Figure 3C. Stack of timepoint data.

Image analysis

Kinetic data can be analyzed with the Kinetic Transfluor Analysis journals. Visit the Knowledge Base section of the Molecular Devices website and follow the detailed instructions to download, install and run the kinetic analysis journal.

If assay conditions change, the analysis parameters in the journal may need to be re-optimized. Use the instructions from Article 19736 on the Knowledge Base site to determine the correct Transfluor Assay settings.


U2OS cells expressing ß-arrestin-GFP and either wild-type ß2AR (pit-formers) or enhanced ß2AR (vesicle formers) were treated with assay media only, or Isoproterenol (agonist) plus or minus propranolol (antagonist). The enhanced ß2AR has a modified C-terminal tail which enables a greater affinity for ß-arrestin and allows fluorescent vesicle formation.

Images were acquired on an ImageXpress Micro System equipped with the Environmental Control and Fluidics options as described in the Materials and Methods, and analyzed with custom Kinetic Transfluor Analysis journals.

Figure 4. Agonist stimulation of pit formation. Analyzed images of dose-dependent ß-arrestin-GFP translocation upon activation of WTß2AR. Cells were treated with 0 (A), 410 pM (B), 3.7 nM (C), or 1 µM (D) Isoproterenol. The Transfluor Assay Application Module accurately identified pit formation induced by agonist stimulation.

Figure 5. Agonist stimulation of vesicle formation. Analyzed images of dose-dependent inhibition of arrestin-GFP translocation caused by stimulation of a tail-modified ß2AR. Cells were treated with 0 (A), 15.19 pM (B), 410 pM (C), or 1 µM (D) propanolol and stimulated with 50 nM Isoproterenol. The Transfluor Assay Application Module accurately identified vesicle formation blocked by antagonist inhibition.

Dose-response and dose-inhibition analysis

In both pit- and vesicle-forming cell lines, the time-dependent responses of the agonist Isoproterenol and the antagonist propranolol were measured with the custom journals based on the Transfluor Assay Application Module within the MetaXpress software. Each dose was run on a single well across 4 replicate experiments.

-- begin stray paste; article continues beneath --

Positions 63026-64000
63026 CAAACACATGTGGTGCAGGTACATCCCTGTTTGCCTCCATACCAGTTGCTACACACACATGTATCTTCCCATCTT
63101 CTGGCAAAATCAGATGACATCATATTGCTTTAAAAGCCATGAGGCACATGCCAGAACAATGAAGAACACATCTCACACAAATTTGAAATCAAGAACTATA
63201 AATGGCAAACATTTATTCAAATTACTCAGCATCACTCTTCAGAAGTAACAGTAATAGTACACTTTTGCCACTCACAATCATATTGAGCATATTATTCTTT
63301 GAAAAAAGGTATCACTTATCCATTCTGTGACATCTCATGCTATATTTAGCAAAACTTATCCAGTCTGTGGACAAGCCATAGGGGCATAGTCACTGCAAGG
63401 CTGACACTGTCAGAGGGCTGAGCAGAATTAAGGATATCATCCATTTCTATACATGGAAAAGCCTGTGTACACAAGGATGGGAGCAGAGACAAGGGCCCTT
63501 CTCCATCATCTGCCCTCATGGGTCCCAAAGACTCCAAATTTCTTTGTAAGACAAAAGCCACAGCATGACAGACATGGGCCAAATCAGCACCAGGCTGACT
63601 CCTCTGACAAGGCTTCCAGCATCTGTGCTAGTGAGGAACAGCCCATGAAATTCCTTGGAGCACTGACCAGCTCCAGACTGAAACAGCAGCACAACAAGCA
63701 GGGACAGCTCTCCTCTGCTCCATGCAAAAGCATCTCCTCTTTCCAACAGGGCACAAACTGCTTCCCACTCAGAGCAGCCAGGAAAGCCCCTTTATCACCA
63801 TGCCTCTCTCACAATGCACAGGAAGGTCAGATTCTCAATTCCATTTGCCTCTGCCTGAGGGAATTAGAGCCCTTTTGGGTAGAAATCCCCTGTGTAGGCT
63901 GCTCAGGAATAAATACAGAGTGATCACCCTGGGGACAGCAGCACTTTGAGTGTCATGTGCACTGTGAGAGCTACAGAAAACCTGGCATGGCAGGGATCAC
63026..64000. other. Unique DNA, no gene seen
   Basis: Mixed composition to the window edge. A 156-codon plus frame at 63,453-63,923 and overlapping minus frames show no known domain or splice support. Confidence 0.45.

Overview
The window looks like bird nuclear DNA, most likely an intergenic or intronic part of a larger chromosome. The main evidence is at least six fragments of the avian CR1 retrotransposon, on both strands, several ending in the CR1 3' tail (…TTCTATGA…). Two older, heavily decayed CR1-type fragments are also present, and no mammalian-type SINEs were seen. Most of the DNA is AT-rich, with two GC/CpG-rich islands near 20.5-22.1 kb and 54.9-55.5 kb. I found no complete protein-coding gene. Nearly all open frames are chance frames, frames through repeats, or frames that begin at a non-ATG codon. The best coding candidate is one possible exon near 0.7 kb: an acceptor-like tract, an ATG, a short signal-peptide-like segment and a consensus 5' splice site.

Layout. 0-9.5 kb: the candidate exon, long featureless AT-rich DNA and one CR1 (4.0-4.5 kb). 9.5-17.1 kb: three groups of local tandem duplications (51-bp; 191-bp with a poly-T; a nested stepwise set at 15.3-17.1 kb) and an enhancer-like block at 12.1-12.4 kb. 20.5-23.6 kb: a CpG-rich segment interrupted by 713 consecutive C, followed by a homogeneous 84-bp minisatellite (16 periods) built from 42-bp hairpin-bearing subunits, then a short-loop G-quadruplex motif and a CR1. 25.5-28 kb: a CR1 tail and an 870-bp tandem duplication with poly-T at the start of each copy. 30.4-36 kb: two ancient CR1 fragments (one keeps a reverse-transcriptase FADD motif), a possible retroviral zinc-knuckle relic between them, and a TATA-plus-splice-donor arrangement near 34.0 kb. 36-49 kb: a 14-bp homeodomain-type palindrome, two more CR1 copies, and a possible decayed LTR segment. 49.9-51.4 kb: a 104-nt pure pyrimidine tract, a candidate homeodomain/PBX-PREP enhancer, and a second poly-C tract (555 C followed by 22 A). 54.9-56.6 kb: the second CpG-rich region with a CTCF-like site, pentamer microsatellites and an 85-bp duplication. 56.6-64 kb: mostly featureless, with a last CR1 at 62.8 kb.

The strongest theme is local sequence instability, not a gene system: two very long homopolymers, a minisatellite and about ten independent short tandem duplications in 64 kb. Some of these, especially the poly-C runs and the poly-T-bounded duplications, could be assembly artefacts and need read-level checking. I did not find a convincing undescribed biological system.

Using AcuityXpress™ Software, Hill curve fitting was used to determine EC50 and IC50 values based on pit or vesicle area per cell, plotted for each timepoint in the time course.

The data displayed is for one single time course experiment. The ß2AR-enhanced cells were treated with three conditions: basal, agonist followed by antagonist, and agonist only. The ß2AR-wild type cells were treated with two conditions: basal and agonist only.

Figure 6. Dose-response and dose-inhibition curves. A. ß2AR-enhanced cells with basal, agonist/ antagonist treatment, and agonist-only). B. ß2AR-wild type cells with basal and agonist-only treatment.


The ImageXpress Micro System equipped with the Environmental Control and Fluidics option module successfully executed a kinetic Transfluor Assay. The MetaXpress software kinetic analysis journal also clearly identified cells and measured pits and vesicles formed by the ß-arrestin-GFP translocation to activated GPCRs in the Transfluor Assay. Graphs displaying data analyzed with AcuityXpress Software show that the responses are stable and wellseparated if a 60-minute endpoint read is acquired. These results demonstrate that the ImageXpress Micro System equipped with the Environmental Control and Fluidics Module in conjunction with the Transfluor Assay is a robust tool in conducting kinetics experiments in screening GPCR modulators. To view the time-lapse movies of the vesicle-former responses, please visit our web site


  1. Oakley, R.H., Hudson, C.C., Cruickshank, R.D., Meyers, D.M., Payne, R.E. Jr., Rhem, S.M., Loomis, C.R. The cellular distribution of fluorescently labeled arrestins provides a robust, sensitive, and universal assay for screening G-protein-coupled receptors. Assay Drug Devel Tech 2003; 1:21-30.
  2. Oakley, R.H., Laporte, S.A., Holt, J.A., Barak, L.S., Caron, M.G. Association of beta-arrestin with G-protein-coupled receptors during clathrin-mediated endocytosis dictates the profile of receptor resensitization. J Biol Chem 1999; 274:32248-32257.
  3. Catalano, S.; de Bruin, S.; Bosworth, J.; Gliksman, N.; Best, K.; Rickert, P. HighContent screening of GPCR activation with MetaXpress, AcuityXpress and the Transfluor assay system. Molecular Devices Application Note.